After a whirlwind romance and a marriage that spanned decades, former face of ITV news, John Suchet, revealed on breakfast television that his beloved wife Bonnie was suffering with dementia, eliciting a huge response. Never had anyone spoken so movingly about dementia, the thief that stole his still youthful wife on the eve of their retirement.
The term 'episodic memory' refers to our memory for unique, and personal experiences that we can date at some point in our past. This book brings together a stellar team of contributors from the fields of cognitive psychology, neuropsychology and neuroscience, to present an account of what we now know about this fundamentally important topic.
Professional understanding of dementia has broadened and has opened up fresh thinking about how we can provide more imaginative, responsive and 'person-centred' services for people with dementia. This work is suitable for students and professionals in such fields as gerontology, social work, nursing, occupational therapy, and geriatric medicine.
Argues that communication is at the heart of the various approaches to dementia care. This book offers an exploration of ways of establishing and developing communication with people with dementia. It examines both the nature of dementia as a condition and the subjective experience of those affected.
A rounded account of Community Mental Health Nurses' practice in dementia care has been long overdue. This is the first book to focus on the role of Community Mental Health Nurses in their highly valued work with both people with dementia and their families.
Key concepts and approaches from Tom Kitwood's work on person-centred care in dementia have gained international recognition and shaped much modern thinking about practice development. This work brings together twenty publications by Kitwood. It is suitable for students of social work or mental health nursing, with an interest in dementia care.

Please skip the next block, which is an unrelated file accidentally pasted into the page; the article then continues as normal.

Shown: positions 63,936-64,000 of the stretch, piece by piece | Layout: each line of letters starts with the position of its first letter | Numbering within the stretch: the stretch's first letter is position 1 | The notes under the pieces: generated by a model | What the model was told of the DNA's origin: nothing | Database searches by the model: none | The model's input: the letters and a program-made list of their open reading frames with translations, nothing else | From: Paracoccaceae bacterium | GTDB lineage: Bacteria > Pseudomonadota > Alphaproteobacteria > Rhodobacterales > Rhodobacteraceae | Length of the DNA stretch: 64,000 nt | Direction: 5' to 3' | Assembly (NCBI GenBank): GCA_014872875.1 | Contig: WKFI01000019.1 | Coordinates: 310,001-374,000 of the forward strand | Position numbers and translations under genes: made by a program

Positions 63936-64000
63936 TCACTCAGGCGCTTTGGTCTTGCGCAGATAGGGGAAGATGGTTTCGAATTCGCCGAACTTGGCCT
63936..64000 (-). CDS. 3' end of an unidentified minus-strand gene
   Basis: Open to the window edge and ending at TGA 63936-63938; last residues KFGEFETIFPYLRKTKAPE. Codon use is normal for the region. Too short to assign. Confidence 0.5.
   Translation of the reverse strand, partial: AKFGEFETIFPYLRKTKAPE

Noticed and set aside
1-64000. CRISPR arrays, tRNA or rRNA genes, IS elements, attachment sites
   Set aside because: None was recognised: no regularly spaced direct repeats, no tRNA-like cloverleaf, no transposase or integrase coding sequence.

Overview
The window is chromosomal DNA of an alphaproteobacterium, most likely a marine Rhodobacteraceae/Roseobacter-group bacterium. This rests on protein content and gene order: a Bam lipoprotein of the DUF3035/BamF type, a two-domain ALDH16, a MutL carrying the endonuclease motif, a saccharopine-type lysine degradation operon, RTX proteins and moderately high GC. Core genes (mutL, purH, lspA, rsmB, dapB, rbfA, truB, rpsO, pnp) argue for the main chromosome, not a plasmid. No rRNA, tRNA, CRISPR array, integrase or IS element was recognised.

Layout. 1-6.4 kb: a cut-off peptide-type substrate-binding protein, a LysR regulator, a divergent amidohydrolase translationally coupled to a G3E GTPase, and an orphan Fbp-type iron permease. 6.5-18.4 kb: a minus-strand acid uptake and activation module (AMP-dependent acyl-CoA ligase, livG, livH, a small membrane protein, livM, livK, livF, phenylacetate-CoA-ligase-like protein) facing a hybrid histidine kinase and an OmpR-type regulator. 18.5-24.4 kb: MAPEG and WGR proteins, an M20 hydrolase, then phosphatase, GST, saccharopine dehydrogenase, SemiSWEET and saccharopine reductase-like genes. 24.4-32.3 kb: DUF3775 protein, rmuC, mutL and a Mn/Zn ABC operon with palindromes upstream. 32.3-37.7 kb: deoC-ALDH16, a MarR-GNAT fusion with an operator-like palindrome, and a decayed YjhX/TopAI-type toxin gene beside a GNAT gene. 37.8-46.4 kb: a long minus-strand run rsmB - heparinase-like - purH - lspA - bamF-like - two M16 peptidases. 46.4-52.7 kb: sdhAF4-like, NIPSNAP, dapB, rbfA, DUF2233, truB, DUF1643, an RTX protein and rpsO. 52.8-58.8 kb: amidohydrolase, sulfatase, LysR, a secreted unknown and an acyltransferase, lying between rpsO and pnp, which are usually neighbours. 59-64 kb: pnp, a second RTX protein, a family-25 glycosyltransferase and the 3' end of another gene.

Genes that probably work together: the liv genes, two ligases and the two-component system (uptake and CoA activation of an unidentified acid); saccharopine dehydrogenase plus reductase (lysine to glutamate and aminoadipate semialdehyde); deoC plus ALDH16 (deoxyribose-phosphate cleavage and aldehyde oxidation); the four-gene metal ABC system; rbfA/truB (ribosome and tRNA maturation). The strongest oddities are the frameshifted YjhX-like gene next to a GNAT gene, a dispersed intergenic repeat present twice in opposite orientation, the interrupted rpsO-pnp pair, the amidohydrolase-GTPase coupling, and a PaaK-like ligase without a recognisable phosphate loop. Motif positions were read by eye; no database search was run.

Excellence in Dementia Care is a vital resource for those working with people with dementia. It provides an accessible yet sophisticated overview of the knowledge, skills and attitudes required to achieve excellence.
More than 5.3 million Americans suffer from Alzheimer's, and nearly 11 million family members and friends serve as unpaid caregivers. Love, Loss, and Laughter challenges the typical perception of people with Alzheimer's as "empty shells," lost to themselves and others.
Bringing together philosophers and psychiatrists, this book explores the conceptual issues raised by this common illness. Examining the nature of personal identity in dementia, it also shows how the lives and selfhood of people with dementia can be enhanced by attention to their psychosocial and spiritual environment.
Ideal for quick reference, this pocket-sized guide puts all the crucial information on caring for patients with dementia at your fingertips. All you need to know on: Person-centered dementia care Communication and managing behaviour Pain assessment Nutrition and medication Advanced care plans And much more . . .
The description of each activity includes step-by-step instructions, as well as tips on how to adapt it for small or large groups, for individuals at home or in an organization, or people who are bedridden.
Offers an interpretation of challenging behavior that is consistent with the culture of dementia care, focusing on needs to be met rather than problems to be managed. This book contrasts the medical interpretation that sees anti-social behavior as mere symptoms of disease with a person-centered interpretation that resonates change and resolution.
Francesco Caracciolo was a successful architect and, with his wife Federica, also worked as photo reporter for the UN, travelling extensively throughout Africa and Asia. A diagnosis of Alzheimer's put an end to their travels. With thoughtfulness and honesty, Federica shares her experience of caring for her husband during his battle with Alzheimers.
Using her experience of working with older people with dementia, Grethe Berg explains how mealtimes can be used as opportunities for meaningful interaction, socialising and reminiscing. This book provides much-needed help and practical strategies for care managers and carers to reclaim mealtimes as positive experiences for people with dementia.
Understanding Learning Disability and Dementia covers all the essential issues in supporting a person with a learning disability when they develop dementia. This book will provide essential knowledge for anyone involved in the provision of services, assessment of need and direct care and support for dementia sufferers with a learning disability.
This book draws together a range of research and development initiatives that emphasise the importance of partnership working, and of enabling older people and their families to maintain the highest quality of life. The book investigates how research and development can be undertaken to provide better care for the resident and their family.
Based on papers from the Centre for Research on Personhood in Dementia workshop, experts discuss the interface between dementia, personhood and decision-making. Drawing on a range of perspectives, the book forges new understandings of relationships between informal decision-making and formal biomedical or legal processes for assessing competence.